By Murray Schulman
I hope that all my friends out there are enjoying their summer. Yes, I said friends. After all the years that you have been following my column, I consider you to be more than my readers. I consider you my friends. Because of that, I know that I can discuss almost anything with you.
During these hot summer days and warm summer nights I find myself having some very real and very strong cravings. No, not for gourmet food. Not for elaborate meals. Not for fancy desserts. Most terrifying is that I am not even craving (dare I say it?) pasta.
Whew, now it is out there.
What I find myself wanting, thinking about and craving are burgers. Big, juicy, delicious burgers on fresh rolls artistically and imaginatively presented and expertly cooked. What could possibly be better right now in this season?
Let me begin by apologizing to my health-conscious, vegetarian, vegan and any other alternative burger eaters. Sorry, but don’t serve chicken burgers, turkey burgers, bean burgers, grain burgers or any other burger simulator products to me. Give me big hearty beef burgers or nothing at all. What can I say? On this topic, I am fixated and laser-focused.
So, with that said, let me break this down for you. If I am buying store ground beef, I check the date and the appearance of the product. It has to be ground that day, bright red in color with no juice in the package. The tastiest store ground beef is the 80/20 beef-to-fat ratio. This simply has the best flavor. At times, I will yield to certain pressures and opt for 85/15 ratio. This is not quite as juicy and flavorful. But, it is not bad. At times, if a nice piece of chuck is on sale at a better price than ground beef, I will pick out the cut that I want and ask the butcher to grind that for me. In most cases, the butchers will comply with the request.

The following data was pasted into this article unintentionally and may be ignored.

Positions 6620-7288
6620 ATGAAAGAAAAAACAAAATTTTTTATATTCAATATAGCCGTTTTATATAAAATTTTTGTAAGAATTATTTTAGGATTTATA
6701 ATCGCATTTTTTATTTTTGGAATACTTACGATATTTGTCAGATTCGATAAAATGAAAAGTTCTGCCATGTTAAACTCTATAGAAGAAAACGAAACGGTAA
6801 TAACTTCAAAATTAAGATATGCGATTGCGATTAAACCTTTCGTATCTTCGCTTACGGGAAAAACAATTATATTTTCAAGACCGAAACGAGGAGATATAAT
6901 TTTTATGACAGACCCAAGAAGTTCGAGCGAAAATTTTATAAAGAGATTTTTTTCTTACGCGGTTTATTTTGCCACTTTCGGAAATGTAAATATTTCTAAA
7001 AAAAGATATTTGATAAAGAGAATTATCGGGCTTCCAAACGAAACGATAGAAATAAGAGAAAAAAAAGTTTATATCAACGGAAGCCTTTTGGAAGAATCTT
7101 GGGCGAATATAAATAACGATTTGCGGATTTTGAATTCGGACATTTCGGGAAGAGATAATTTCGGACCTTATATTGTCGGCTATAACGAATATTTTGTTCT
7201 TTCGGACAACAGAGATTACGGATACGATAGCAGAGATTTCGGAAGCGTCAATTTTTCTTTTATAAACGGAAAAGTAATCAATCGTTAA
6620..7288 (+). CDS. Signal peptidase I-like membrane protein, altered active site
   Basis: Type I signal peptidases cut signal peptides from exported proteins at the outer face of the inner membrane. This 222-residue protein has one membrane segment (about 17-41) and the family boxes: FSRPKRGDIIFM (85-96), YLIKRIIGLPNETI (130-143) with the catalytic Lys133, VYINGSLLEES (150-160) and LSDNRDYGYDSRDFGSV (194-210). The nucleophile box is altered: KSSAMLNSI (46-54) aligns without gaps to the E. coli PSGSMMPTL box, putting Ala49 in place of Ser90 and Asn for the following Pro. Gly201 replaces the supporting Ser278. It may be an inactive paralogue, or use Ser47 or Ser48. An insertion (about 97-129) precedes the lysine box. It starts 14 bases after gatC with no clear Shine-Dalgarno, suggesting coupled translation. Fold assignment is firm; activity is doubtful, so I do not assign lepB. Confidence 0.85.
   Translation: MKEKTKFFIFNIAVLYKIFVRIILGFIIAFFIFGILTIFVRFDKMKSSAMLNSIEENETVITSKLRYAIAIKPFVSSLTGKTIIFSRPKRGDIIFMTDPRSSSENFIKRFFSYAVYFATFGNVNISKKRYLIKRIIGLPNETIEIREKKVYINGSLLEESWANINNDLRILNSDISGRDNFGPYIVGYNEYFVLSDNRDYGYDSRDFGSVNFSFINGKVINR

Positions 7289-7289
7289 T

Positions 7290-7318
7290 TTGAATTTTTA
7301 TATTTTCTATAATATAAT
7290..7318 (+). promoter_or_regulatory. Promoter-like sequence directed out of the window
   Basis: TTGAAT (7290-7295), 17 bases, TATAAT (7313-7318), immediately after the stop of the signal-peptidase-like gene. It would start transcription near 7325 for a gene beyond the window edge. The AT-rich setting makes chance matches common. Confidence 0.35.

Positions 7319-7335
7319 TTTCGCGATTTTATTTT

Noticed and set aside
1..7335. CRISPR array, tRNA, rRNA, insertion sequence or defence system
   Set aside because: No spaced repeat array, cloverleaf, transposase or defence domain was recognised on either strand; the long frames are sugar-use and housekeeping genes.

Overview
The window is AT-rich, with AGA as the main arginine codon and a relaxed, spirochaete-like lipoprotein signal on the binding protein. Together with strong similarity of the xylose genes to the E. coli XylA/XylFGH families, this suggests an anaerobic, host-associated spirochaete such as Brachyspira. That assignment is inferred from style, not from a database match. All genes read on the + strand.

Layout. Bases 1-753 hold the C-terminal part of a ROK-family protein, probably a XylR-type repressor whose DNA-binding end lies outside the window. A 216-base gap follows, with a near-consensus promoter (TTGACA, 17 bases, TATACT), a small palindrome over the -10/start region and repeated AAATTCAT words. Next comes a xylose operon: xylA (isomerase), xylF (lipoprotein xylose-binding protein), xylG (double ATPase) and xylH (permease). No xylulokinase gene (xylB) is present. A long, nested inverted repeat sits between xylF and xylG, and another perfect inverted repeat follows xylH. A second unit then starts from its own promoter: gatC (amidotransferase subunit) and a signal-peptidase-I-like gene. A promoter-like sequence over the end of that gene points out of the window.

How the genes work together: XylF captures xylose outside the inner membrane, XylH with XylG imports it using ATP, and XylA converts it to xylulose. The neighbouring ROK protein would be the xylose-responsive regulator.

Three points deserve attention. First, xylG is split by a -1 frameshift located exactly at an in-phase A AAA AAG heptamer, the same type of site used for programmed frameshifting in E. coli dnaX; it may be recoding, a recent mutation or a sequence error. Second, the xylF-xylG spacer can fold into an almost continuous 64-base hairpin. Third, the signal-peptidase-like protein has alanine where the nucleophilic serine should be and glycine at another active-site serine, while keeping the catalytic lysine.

Like I was saying, I like a good-size burger. I generally make my patties 8 ounces. The trick to a great burger is to avoid over-handling. Don’t beat that patty to death. Be nice. Be gentle. Shape your burger to be a bit wider than the size of the bun or roll. Your burger will shrink as you cook it. I like my burgers beefy. So, just some salt and pepper are all the seasonings that I need. Sure, you can stuff them, dry-rub them, mix them with any number of things from parsley to onions to jalapeños. Combination burgers certainly are well liked.
Here, I am talking about straight-up, hard-core, no-frills burgers. My cooking method is simple. I allow the seasoned burgers to get a bit warmed up rather than straight out of the refrigerator. Then there are only two choices: Cast iron skillet or on the grill. Either way, preheating is key. That char provides the big flavor that we want. The other key to a great burger is once it hits the pan or the grates, don’t mess with it. Don’t move it around, don’t turn it over again and again and mostly don’t press on it. I use a trick of making a shallow thumbprint in the center of the burger as soon as it is on the fire. You can tell when one side is ready it starts to bleed through. As soon as you see the juices begin to flow, turn that burger over and cook the other side. You will need about four to five minutes on each side for a medium-rare, 8-ounce burger. Cook six minutes per side for medium.
I throw some thick sliced onion on the grill or in the pan with the burgers to just brown. When finished cooking, let the burgers rest for five minutes. Grab a roll and build that burger to your liking and enjoy.
There are times when I am not at home and that burger craving hits. I know where to go to get a great burger in a welcoming pub setting. If I am in the Wilmington area, Kid Shelleens’s makes a big juicy burger with a build-your-own feature that suits me perfectly. In Swedesboro, New Jersey, the Village Pub puts out a top-notch burger that always hits the mark. Then there is a favorite of mine near the Jersey Shore in Barnegat, called Doyle’s Pour House. I have worked my way through most of their outstanding burger menu. I have yet to be disappointed. Maybe a couple of shots of Jameson Irish Whiskey along with those $1 Coors Light beers served by the friendliest staff around helps. But, this Irish pub can make some serious burgers. Anyway, take a break from the big fancy meals and grab a great burger. I guarantee that you will have a smile on your face.
Murray Schulman is a retired chef and a partner in Arnie and The Chef Wine, Food Lovers and Outdoor Tours, LLC. Contact him at facebook.com/Arnie and The Chef Wine, Brew, Food and Outdoor Tours, and at www.newjerseywineguys.com.